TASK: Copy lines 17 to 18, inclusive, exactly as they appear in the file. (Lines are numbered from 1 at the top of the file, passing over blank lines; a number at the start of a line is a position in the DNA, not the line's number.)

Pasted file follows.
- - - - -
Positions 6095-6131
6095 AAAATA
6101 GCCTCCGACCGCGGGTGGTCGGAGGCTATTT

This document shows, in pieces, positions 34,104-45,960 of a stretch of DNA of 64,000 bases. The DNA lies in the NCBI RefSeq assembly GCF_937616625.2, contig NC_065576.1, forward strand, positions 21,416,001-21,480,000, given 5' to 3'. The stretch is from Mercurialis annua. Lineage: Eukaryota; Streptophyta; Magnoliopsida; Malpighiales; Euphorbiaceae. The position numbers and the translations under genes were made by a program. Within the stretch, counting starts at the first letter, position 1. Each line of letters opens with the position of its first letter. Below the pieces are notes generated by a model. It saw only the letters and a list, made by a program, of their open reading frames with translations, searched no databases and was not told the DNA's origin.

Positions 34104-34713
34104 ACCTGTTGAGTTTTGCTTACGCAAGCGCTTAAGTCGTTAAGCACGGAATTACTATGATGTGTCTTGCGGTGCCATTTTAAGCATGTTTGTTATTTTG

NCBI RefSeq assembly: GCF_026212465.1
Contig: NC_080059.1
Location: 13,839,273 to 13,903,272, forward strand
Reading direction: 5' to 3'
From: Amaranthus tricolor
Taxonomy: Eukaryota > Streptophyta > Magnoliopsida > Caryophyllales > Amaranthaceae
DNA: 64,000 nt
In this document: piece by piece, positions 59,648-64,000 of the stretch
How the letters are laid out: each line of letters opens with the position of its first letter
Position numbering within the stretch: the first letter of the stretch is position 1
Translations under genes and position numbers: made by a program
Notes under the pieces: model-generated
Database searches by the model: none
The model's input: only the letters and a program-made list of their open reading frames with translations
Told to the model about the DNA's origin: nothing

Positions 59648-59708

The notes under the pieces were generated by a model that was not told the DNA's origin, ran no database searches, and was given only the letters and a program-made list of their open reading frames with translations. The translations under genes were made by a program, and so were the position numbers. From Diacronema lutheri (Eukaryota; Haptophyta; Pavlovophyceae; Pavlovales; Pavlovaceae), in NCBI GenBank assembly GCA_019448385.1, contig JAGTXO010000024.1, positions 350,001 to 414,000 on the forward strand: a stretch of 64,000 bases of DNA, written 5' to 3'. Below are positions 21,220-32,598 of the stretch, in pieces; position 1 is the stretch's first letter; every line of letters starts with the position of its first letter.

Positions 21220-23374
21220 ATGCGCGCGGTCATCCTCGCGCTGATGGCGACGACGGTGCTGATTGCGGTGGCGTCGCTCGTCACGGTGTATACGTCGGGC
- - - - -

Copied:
Translations under genes and position numbers: made by a program
Notes under the pieces: model-generated